But on the afternoon in question I was sitting at a back table in a very old local watering hole, running low on inspiration and wondering whether another pint was called for, when an older fellow, perhaps not that many years my senior, passed my table, headed for the men’s, and treated me to the kind of looking-over that reminded me that, college memories or not, I no longer quite belonged. He was not, to all appearances, a particularly rough customer, but he was obviously “in my business” in a way that suggested that he, at least, felt he had a right to know what I was about. It was the incentive I needed to at least try to give that business my full attention. Trading my beer for a highlighter, I made something of a production of scouring articles for anything that might push my research along.
My luck, however, held.
“That…,” said a voice above me. “That was my father.” Nature’s call presumably answered, that not-quite-rough customer had returned to his examination of me, hovering just a bit closer than was entirely comfortable. His voice was something of a surprise—not because its mixed notes of cultivation and alcohol were unusual in a place like this. Quite the contrary. As far as I can tell, any college town worth its salt naturally develops a population of tweedy sots through processes set in motion by powers greater than our own. But this, if I could put any stock in first impressions, was a fine, upright, rather simple looking man—if I can use that last term without taking anything away from the first two—with calloused hands and dusty boots. “The morning star…,” he said, without clarifying much. And he peered down at me as if perhaps I could help. Finishing my pint seemed like the best option in this lengthening moment, and I did so deliberately, finally setting the glass back down on the table with more emphasis than I had intended.
“Can I get you another? It seems like we should talk.”
I agreed to another, driven, I’ll admit, by a mix of curiosity and unwillingness to naysay that “should.” “Make it a pilsner,” I said as he nodded and turned away, if only not to appear completely cowed. I could hear the bartender greet him, hear them exchange a few words and a laugh, and then he was back, a tall pilsner glass in one hand and a pint of black stout in the other. “You’ll have to excuse me,” he said. “That… there….” There was a bit of awkward and emphatic pointing. “The morning star… my father published that.” He put his beer down, pulled back a chair and then reached across the table. “I’m Gabe Solly. Nice to meet you.”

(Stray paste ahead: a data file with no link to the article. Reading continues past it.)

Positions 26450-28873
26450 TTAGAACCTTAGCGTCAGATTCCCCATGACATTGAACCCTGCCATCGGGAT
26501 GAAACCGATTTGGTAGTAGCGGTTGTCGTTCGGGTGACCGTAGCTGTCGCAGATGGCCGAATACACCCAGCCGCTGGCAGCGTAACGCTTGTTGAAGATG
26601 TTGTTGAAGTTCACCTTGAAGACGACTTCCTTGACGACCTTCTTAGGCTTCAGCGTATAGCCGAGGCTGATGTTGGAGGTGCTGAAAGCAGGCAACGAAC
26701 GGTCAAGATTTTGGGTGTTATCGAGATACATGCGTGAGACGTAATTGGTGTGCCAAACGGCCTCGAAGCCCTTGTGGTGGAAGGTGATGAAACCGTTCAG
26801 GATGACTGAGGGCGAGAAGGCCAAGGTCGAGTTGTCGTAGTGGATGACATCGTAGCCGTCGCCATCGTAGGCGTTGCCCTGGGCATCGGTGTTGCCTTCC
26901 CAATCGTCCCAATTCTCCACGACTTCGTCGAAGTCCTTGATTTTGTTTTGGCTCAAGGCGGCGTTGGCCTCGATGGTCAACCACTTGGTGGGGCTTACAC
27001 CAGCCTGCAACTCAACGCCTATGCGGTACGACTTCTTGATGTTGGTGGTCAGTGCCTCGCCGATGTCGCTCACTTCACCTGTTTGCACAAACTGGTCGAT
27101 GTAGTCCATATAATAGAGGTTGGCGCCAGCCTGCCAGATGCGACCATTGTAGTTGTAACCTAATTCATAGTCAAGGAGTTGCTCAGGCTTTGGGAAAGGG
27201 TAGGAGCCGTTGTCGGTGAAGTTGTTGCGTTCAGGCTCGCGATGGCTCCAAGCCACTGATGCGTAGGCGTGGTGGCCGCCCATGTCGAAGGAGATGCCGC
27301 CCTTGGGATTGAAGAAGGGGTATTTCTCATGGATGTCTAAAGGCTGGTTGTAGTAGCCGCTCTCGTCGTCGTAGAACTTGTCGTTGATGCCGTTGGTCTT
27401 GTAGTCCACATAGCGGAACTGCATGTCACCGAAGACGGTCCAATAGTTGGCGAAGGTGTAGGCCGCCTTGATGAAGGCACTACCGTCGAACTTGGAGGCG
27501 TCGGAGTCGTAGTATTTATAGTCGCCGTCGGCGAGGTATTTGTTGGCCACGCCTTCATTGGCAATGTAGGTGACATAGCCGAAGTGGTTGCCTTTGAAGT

We shook hands and settled down with our respective beers, perhaps giving them a bit more attention than they really deserved. But the encounter now well and truly begun, neither of us seemed too eager to push things along. He took a couple of big swallows and made a study of the first bits of lacing on the glass. I swished around a mouthful of pilsner, washing out the mild sweetness of the brown ale, and made as discreet a study as I could of him.
One of my few regrets with regard to Gabe was not just pulling out my camera—then or on a number of similar occasions—and snapping a photo. I have always, I think, had a vague fear that he might bolt or even simply disappear. But now, of course, he has disappeared. And I find it hard to describe the ways in which he always seemed just a bit protean and always seem to threaten to slip from view—even when seated across a narrow bar table, seriously sipping a beer.
You see, my first—or rather my second impression—was that those first fleeting observations had somehow been all wrong. The man now seated across from me pushed through those stammering openings and quite rapidly established himself as a scholar, possessed of considerable knowledge—both local and general—a keen eye and an equally keen intellect. More than that, it became immediately clear that we had a large number of common interests and some shared experiences.
I found myself reciting the relevant details of my research trip—including many that would not, I think, have been relevant in most company. Nothing I said seemed alien to him and his responses were of precisely the sort to instill a sense of shared understanding, even camaraderie. I already had a glimpse of his chameleon-like qualities, which were in many ways quite remarkable, but in this case it was quite simply true that we did indeed have a great deal in common. It was soon no mystery why he felt that we “should” talk.